by Craig Young

One-chew-tree-faw! The Ramones are a band that need no introduction. They were ground zero for punk, refining the sonic attitude of the MC5 and the Stooges and mixing it with the bubblegum pop of early '60s bands like the Ohio Express and the 1910 Fruitgum Company. The result: Highly charged angst and aggression tempered and fitted around the catchiest of pop stylings. With brilliant melodies mated to deviant lyrics, such songs as "Blitzkrieg Bop," "Beat on the Brat," and "53rd & 3rd" epitomized the disaffected youth of the '70s. Three chords, four leather jackets...the Ramones were the shot heard 'round the world; a loud fuck-all to the bloated excess of the "Me Generation" and all the Eagles, Genesis, Styx, Journeys and Foreigners that we had (and still have) to endure. Oh yeah, let's not forget disco.

For their twenty-two years as brothers-in-arms, the Ramones proved that it just takes attitude and determination to make a difference. They reinvented the musical wheel without reinventing themselves or forgetting what it was that made them what they were. More importantly, they never forgot who it was that stuck by them through thick and thin: their fans. A stronger loyalty is hard found. In July of 1976, on their first tour of England, the Ramones were welcomed as heroes by the burgeoning U.K. punk scene. Chrissie Hynde, the Sex Pistols, members of what would be the Damned and the Clash--and probably every kid who was part of the U.K. punk explosion--turned out for these shows to see their heroes. At one point, guitarist Johnny Ramone (born John Cummings) recalls members of the Clash approaching him, saying they were still rehearsing because they didn't feel comfortable enough yet with their musical chops to start performing. "Are you kidding?" Johnny said. "We can't play. If you wait until you can play, you'll be too old to get up there. We stink, really. But it's great."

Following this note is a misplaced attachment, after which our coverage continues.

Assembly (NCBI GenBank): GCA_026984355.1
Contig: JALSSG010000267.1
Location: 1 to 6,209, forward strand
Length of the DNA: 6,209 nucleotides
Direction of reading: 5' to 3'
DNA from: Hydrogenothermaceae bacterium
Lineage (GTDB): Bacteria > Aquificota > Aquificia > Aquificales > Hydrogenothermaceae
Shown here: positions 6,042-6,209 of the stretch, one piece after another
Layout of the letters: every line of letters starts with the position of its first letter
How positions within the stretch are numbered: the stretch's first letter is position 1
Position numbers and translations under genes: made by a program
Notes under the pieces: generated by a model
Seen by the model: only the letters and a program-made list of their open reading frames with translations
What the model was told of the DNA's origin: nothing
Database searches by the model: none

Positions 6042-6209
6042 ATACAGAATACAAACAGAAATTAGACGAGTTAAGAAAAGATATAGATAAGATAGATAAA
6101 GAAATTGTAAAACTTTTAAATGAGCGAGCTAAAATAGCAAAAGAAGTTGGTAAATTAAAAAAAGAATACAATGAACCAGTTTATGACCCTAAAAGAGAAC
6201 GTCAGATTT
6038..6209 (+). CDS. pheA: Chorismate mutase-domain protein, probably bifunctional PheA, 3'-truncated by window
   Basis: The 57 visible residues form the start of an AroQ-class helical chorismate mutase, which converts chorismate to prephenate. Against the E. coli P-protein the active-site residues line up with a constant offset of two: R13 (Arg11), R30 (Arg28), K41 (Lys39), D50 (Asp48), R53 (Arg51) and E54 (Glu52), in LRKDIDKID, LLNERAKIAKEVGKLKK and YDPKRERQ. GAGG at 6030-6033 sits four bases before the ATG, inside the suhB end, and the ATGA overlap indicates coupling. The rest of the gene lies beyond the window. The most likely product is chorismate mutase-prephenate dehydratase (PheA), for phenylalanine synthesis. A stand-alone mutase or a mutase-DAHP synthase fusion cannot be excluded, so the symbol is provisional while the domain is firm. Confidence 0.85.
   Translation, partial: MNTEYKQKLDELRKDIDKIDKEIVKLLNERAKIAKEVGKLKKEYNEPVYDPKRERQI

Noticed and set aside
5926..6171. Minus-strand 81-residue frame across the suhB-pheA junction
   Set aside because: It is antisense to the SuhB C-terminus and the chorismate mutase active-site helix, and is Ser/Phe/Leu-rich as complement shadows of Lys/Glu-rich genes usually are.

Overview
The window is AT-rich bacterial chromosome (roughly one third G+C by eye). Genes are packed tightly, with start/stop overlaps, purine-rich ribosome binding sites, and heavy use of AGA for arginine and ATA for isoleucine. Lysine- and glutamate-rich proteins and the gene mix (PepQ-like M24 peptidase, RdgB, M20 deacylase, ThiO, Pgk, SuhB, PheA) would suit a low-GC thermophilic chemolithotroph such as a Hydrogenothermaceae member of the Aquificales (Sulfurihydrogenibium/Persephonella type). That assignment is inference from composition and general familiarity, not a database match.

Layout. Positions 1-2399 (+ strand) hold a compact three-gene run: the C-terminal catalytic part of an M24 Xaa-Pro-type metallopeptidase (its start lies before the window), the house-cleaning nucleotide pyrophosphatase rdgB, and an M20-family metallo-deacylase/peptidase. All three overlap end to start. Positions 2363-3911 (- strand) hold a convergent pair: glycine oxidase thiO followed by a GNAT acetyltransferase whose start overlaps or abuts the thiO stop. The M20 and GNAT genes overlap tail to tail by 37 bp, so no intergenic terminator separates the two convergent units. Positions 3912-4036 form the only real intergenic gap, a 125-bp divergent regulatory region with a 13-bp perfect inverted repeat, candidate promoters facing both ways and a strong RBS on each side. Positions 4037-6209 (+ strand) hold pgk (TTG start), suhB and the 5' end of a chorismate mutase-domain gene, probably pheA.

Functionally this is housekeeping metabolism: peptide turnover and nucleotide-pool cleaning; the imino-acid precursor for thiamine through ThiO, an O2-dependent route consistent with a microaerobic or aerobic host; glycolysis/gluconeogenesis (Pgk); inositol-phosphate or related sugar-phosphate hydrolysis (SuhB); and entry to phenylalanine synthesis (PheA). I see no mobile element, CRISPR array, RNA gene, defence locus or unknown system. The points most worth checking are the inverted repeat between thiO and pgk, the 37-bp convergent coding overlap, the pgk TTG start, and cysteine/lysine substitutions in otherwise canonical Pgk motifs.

[ johnny, dee dee, tommy, joey - the brothers ramone ]

Twenty-five years after they formed, the Ramones' influence is still felt both far and wide; from Soundgarden and Pearl Jam, to probably every kid who owns a Marshall stack...chances are they all have Ramones albums stashed in their collection, can readily recite the words to "Beat on the Brat," and if asked, would name the Ramones as one of their top musical influences. Personally, I cannot recall a time in my life where the Ramones' music wasn't involved on some level. Sire Records President (and original Ramones fan) Howie Stein summed them up best: "To me, what was great about the Ramones was that they were like the Johnny Appleseeds of the whole movement. Wherever they would go, a new scene would start. That was what I really loved about them."

On the eve of the release of Rhino Records' Hey Ho Let's Go!--Ramones Anthology (whose fifty-eight songs and accompanying eighty page booklet is probably the definitive retrospective on the band's twenty-two year career) I had the honor of talking with Johnny Ramone. As I was putting together the questions for the interview, I was repeatedly nagged by an overwhelming one: What do you ask the Ramones that they have not already been asked and have answered a million times before? So, as a fan, my first question was instead a statement.

[ the shot heard 'round the world ]

Thank you. Thank you for the music and thank you for being the Ramones.

Johnny Ramone: Great! Thank you.

Twenty-two years, eighteen albums... Let's see... two thousand two hundred and sixty-three shows, probably several hundred guitar strings and a few blown amps along the way...

Johnny: Very few broken guitar strings! Very few. I went five years without breaking a string. It just looked like I was strumming hard!

Do you miss the band much, do you miss playing for your fans?

Johnny: Oh, of course! Of course. I knew that before I stopped. I knew just from a life of seeing how hard it was for athletes to tear themselves from the sports; how bands never stop, they always go on until they break up and then as individuals they continue on. I knew this thinking that when it comes time to stop it was going to be difficult, having seen how other people went through it. But there's got to be more to life, you've got to get on with your life. You can't just keep getting up there playing and not perform at the level that kids have come to expect.